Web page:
* 18 USC § 921(a)(32)
** 18 USC § 922(g)(8)
*** 18 USC § 925

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back to topIs there anything I can do to make it more likely that the abuser's gun is taken away when I get an order of protection?

Here are some suggestions of what you may want to do:

  • If the abuser has a gun, tell the judge how many guns s/he has and if s/he has ever threatened you with a gun.
  • Ask the judge to check the boxes on the order of protection form that says the abuser (respondent) must surrender his/her guns and/or that the respondent's firearm license is suspended or revoked.  If the judge agrees to do so, look to make sure that the boxes are checked on your order before leaving the courthouse.

If the judge takes away the guns, you may also want to ask the judge to:

  • Require the abuser to give his/her guns to the police or require the police to go to the abuser's house and get them.
  • Explain what will happen to the abuser's guns (where they will be held, etc.).
  • Make it clear to both you and the abuser how long the guns will be kept away from the abuser.
  • Order that the police notify you when the guns are returned to the abuser.

Note: It does not need to be written on your order of protection that the abuser cannot own, buy or have a gun in order for the federal law to be enforced.

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back to topThe abuser did not show up for the order of protection hearing. Can his/her gun still be taken away?

Maybe. The abuser does not have to come to the hearing in order for the law to apply to him/her, but s/he does have to be given notice of the hearing and an opportunity to attend.*

If no hearing is scheduled, and/or no notice is given to the abuser about the court hearing, then the federal firearm law likely may not apply to the abuser.**

* 18 USC §922(g)(8); See, for example, United States v. Bunnell, 106 F. Supp. 2d 60 (D. Me. 2000), aff'd 280 F. 3d 46 (1st Cir. 2002)
** See, for example, United States v. Spruill, 292 F. 3d 207 (5th Cir. 2002)

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Guns and Criminal Convictions

back to topIf the abuser has been convicted of a domestic violence misdemeanor or felony, can s/he legally keep or buy a gun?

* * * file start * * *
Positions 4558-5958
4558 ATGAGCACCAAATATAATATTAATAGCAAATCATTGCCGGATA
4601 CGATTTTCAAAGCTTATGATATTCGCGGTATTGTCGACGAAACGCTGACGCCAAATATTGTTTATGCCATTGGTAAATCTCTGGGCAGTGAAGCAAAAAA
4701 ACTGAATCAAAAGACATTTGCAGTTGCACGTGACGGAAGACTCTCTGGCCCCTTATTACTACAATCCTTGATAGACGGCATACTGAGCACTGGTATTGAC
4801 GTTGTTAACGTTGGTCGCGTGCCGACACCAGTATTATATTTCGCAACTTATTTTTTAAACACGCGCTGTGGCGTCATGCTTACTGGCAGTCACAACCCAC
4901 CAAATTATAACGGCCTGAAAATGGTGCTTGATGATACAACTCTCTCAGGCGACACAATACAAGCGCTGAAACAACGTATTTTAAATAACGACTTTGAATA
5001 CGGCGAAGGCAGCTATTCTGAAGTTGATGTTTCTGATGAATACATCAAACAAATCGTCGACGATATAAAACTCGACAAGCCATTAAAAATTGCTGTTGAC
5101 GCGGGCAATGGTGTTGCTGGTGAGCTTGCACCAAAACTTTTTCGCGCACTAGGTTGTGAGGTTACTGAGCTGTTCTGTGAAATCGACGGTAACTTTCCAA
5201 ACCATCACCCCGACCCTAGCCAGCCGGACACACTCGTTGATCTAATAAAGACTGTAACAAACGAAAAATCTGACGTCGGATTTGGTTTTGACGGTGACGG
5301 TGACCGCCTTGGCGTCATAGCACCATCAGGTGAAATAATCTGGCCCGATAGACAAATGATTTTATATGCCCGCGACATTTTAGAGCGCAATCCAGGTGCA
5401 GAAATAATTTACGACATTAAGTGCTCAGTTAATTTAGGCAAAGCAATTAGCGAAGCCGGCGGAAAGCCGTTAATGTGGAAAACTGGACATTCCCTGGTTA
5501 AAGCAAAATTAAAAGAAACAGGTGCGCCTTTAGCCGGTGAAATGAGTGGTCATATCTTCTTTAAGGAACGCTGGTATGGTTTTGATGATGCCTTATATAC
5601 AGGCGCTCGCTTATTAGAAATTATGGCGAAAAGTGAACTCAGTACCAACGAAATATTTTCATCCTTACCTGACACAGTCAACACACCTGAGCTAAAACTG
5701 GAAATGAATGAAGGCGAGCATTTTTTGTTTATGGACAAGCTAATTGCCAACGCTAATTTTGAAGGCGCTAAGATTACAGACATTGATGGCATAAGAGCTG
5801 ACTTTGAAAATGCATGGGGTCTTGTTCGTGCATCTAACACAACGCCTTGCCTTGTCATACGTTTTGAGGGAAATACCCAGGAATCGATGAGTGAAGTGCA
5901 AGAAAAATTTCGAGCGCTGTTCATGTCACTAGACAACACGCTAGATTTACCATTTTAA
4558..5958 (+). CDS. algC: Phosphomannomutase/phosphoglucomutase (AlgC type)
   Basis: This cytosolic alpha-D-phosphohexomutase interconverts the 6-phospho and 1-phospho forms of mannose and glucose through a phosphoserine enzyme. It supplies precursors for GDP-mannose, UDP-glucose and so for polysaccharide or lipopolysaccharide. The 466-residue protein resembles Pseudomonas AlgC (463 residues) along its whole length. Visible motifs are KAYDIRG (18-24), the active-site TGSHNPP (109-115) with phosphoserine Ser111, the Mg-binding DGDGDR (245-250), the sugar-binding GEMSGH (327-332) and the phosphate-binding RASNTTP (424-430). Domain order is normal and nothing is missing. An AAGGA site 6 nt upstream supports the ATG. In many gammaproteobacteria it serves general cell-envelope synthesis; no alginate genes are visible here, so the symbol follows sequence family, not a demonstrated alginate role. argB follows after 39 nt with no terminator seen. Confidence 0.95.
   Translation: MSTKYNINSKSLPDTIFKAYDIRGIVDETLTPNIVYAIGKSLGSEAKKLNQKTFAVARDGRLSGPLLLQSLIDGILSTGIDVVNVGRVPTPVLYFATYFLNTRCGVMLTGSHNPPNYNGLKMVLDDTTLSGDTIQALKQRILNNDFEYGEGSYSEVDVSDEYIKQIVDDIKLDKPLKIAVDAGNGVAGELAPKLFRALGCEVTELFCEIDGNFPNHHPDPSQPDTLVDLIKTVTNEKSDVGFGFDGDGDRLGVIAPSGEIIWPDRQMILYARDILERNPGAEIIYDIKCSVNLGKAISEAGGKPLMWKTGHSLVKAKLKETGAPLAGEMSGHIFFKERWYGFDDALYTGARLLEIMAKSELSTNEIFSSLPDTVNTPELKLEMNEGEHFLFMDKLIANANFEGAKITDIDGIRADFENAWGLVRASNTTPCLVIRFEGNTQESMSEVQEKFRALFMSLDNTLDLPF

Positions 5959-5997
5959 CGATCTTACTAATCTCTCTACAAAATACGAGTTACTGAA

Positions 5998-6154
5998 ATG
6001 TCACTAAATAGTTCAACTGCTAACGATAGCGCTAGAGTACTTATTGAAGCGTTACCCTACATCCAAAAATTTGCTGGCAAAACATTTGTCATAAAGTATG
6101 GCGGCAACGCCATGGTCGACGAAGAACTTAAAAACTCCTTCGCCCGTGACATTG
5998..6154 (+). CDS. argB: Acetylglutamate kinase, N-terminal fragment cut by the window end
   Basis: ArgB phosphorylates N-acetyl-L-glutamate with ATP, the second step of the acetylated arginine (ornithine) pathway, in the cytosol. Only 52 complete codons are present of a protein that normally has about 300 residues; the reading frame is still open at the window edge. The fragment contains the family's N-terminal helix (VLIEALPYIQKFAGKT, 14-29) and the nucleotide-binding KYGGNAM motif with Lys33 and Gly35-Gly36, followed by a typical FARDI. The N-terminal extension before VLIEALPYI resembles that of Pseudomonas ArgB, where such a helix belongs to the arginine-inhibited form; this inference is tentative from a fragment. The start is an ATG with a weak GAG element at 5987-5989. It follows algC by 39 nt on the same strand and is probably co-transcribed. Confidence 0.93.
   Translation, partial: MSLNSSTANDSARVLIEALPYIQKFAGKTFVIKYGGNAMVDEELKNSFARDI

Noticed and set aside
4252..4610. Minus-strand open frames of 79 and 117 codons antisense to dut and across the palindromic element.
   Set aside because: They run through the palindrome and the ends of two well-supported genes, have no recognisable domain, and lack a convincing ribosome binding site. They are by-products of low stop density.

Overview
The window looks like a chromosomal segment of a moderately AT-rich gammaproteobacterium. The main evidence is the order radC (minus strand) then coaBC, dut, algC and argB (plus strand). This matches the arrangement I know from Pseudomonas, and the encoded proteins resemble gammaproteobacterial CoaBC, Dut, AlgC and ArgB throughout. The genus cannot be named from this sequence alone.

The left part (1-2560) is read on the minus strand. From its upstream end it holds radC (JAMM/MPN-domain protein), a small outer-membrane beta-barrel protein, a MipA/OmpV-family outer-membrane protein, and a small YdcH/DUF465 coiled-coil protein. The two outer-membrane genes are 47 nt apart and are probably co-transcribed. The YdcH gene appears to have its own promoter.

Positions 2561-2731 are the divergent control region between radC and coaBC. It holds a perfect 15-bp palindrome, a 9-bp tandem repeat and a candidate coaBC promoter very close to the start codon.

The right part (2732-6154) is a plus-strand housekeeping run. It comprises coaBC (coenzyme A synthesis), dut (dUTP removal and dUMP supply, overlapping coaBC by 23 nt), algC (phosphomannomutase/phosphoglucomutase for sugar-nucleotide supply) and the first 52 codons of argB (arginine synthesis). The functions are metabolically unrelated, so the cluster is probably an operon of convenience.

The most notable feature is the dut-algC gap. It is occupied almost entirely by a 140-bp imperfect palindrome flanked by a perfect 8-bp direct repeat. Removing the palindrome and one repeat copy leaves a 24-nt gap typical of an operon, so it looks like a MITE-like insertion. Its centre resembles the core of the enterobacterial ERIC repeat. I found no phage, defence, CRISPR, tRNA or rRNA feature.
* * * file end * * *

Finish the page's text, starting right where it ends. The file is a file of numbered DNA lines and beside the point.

No.  Under federal law, if the abuser has been convicted of any felony or a domestic violence misdemeanor, s/he can never legally have or buy a gun.*  Please talk to a lawyer who is knowledgeable about federal gun laws to find out if the abuser's gun can be taken away based on your specific situation.

* 18 USC §922(g)(1),(9)

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back to topHow can I find out if the abuser has been convicted of a domestic violence misdemeanor or felony?

Domestic violence misdemeanor and felony records are open to the public, but they are not always easy to access.  If you know the exact courthouse where the abuser may have been convicted, you can go to the courthouse and ask the clerk of court for access to those records.  If you know the county where s/he may have been prosecuted, you may also be able to contact the county prosecutor to ask for specifics about his/her conviction.

Domestic violence misdemeanor and felony records are also kept in the National Instant Criminal Background Check System (NICS).  However, only law enforcement officials and licensed firearm sellers are allowed to search the NICS.  Your local police department may be willing to search NICS for you if you ask, but they are not required to do so.

To read more about the NICS, please see the question, What will happen if the abuser tries to buy a gun when s/he isn't supposed to?

 

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The Abuser Isn't Supposed to Have a Gun...Now What?